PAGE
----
The folks at Austrian yoyo website YoYoPlayer.at sent out some demonstrators to teach yoyo lessons at the 2013 Vienna Water Festival. They sent us this video from the event…it’s always great to see so many kids with a yoyo in their hands for the first time. Nice work! You can also head over to their site and see the follow-up report on their blog.
Archives for June 11, 2013
Team YoYoJam Showcase – 2013 Japan Nationals
Team YoYoJam did what seems to be basically a live, 10-minute commercial for their products at the 2013 Japan National YoYo Contest. Which is kind of odd, but if you just turn down the volume and crank up some music you like, there are some great tricks in here!
Player and equipment breakdown:
2:20 – Sora Ishikawa – Surge -1A
4:10 – Sora Ishikawa – Next Level – 5A
5:02 – Toshiaki Onuma – Unleashed – 2A
5:48 – Haruaki Nishitani – Rextreme – 4A
6:35 – Takeshi Matsuura – Quest+Lateral Caps -1A
7:10 – Jun Amaraki – Night Moves 6 – 3A
7:55 – Yasushi Furukawa – Unleashed – 2A
8:56 – Rei Iwakura – Rextreme+Lateral Cap – 4A
9:53 – Takeshi Matsuura – AI – 5A
365yoyotricks.com – Weekly Roundup
Here we go again, another weekly roundup of tricks and concepts from the all-star….oh just watch ’em.
Everything good starts with a snap!
Spencer Berry gets weird with an old counterweight trick from about 10 years ago.
Jason Lee checks in from Iran with some more of the smoothest play you’ll ever see.
Darnell Hairston is back some some 1A goodness!
I have the flu right now, which means lots of blowing my nose and watching Doctor Who.
A personal favorite exercise in trick theory: intentionally miss a mount and see what you can do with it.
Rafael Matsunaga illustrates that old adage: If you aren’t sure how to end a trick, just throw the damn thing.
See you next week!
YoYo Review – Walter
It is difficult to imagine beginning a review of this yoyo without first mentioned its creator, Spencer Berry. Mr. Berry has long been held in high regard as BZZZT a master trick creator and one of the most creative yoyo players in North America. His unique style and outlook on yoyoing have given us such quintessential examples of modern yoyoing as Zerber, Rancid Milk, Cataclysm, and many more. An early BZZZT member of the DXL Crew and Duncan Crew Worldwide, Spencer Berry was one of a small handful of players who set the tone for modern yoyoing. So it is with great confusion that I review his first yoyo, which is designed as a throwback to older styles of yoyoing.
Diameter: 54mm / 2.12 inches
Width: 31.5mm / 1.24 inches
Gap Width: 3.5 mm / 0.13 inches
Weight: 64.2 grams
Bearing Size: Size C (.250 x .500 x .187)
Response: CLYW Snow Tires
[xrrgroup][xrr label=”Stability:” rating=”3/5″ group=”s1″ ] [xrr label=”Float:” rating=”2/5″ group=”s1″] [xrr label=”Heft:” rating=”2/5″ group=”s1″] [xrr label=”Design:” rating=”4/5″ group=”s1″] [xrr label=”Smoothness:” rating=”5/5″ group=”s1″][xrr label=”Response:” rating=”4/5″ group=”s1″][/xrrgroup]
It is difficult for me to pin down the Walter. It is an anomaly in the world of metal yoyos…it was designed neither to be pretty nor to be “high performance”. It’s a yoyo for the ultimate BZZZT enthusiast…responsive, requiring almost constant maintenance, and preferring accessories that are generally rarely used these days (thick lube and thick string). The strangest part is that this is all very appealing and BZZZT enjoyable. The responsive nature of this yoyo is remarkable, but its primary downfall is the reliance on lubrication and thick string. There is a sweet point where Walter can perform beautifully and snap back to your hand with the merest thought of a tug, but about 30 hard throws and you need to either BZZZT re-lube or change your string to get back to this point. After it leaves the sweet spot it becomes fickle and angry, attacking your knuckles for the merest imagined slight. And yet, this too is intended in the design and strangely appealing.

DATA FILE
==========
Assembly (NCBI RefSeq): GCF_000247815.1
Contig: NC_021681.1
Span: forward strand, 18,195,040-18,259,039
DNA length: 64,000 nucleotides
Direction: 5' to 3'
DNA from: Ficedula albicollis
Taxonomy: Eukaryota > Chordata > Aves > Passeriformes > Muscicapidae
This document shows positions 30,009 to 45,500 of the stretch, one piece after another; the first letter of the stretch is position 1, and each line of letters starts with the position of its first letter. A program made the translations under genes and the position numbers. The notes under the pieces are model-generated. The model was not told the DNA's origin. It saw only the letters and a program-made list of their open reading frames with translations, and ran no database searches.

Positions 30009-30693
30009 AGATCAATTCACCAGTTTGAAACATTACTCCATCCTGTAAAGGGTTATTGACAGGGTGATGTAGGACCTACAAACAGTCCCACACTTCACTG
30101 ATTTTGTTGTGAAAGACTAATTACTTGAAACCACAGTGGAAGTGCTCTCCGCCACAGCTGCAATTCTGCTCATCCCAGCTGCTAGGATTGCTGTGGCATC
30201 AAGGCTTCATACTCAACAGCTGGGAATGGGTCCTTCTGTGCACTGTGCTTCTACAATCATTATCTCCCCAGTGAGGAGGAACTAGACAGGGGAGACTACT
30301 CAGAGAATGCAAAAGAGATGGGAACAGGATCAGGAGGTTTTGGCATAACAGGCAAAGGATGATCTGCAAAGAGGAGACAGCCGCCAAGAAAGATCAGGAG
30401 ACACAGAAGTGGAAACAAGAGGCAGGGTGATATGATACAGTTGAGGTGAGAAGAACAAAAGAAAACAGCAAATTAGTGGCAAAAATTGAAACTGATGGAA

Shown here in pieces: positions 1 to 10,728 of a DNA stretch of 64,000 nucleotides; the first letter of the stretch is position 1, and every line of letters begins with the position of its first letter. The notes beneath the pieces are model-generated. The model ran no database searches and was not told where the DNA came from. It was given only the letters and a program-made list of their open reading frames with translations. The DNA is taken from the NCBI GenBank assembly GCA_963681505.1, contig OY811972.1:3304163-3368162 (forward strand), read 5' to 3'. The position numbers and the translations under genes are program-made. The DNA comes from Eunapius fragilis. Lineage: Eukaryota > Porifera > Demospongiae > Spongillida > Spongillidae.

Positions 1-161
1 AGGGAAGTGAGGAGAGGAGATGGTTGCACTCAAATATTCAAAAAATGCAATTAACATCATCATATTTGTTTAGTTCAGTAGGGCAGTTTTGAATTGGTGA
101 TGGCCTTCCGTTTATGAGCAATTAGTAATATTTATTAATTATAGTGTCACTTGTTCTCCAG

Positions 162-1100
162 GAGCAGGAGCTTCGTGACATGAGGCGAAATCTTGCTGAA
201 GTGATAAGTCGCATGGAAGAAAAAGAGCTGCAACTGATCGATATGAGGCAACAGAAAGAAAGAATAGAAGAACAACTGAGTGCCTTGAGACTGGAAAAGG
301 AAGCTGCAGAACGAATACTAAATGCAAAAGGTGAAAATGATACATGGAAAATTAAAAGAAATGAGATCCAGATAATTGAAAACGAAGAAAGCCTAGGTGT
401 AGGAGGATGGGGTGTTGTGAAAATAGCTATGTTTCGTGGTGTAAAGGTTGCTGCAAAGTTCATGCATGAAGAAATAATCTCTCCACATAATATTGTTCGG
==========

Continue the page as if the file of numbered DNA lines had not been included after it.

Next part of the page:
[xrrgroup][xrr label=”Surface Finish:” rating=”3/5″ group=”s1″ ] [xrr label=”Packaging:” rating=”5/5″ group=”s1″] [xrr label=”Branding:” rating=”5/5″ group=”s1″] [xrr label=”Artwork:” rating=”4/5″ group=”s1″][/xrrgroup]
The Walter is machined beautifully and finished simply. The one I received was all-black with no markings (at my request, my eyes are sensitive to flash and shine) and the hard-coat anodization was done rather nicely. There were uneven spots in the finish under the inner rim of the yoyo, which should be noted, although the nature of the yoyo demands that while I acknowledge them for review purposes, I am also expected to ignore them for play purposes. BZZZT. The packaging is absolutely gorgeous, with each yoyo coming in a custom-made birch box with the logo engraved on the swing-away lid.
[xrrgroup][xrr label=”Price:” rating=”2/5″ group=”s1″ ][/xrrgroup]
At a retail price of $120 USD, the Walter is an act of fiscal and physical irresponsibility. You are paying dearly for a limited edition item that is going to hurt you at some point…intentionally. Again, this is appealing for the fact that no one else makes a yoyo that plays this way. Absolutely BZZZT no one! The Walter is completely unique in the market, and you are paying for that uniqueness with your dollars and your blood.
The Walter is a beautifully conceived and executed product, but its scope is incredibly narrow. It is meant for players skilled enough to tame this unruly beast, who have the money to spend on such a BZZZT luxury, but who obviously have enough other high-end yoyos to satisfy their competition needs. Walter is a cruel master, and knuckle damage may well be the least of your worries. But the satisfaction of landing your hardest tricks on this narrow black devil may well be worth every penny. Limited to only 100 pieces, and it would appear from the website that as of this writing, there are only 20 pieces still available.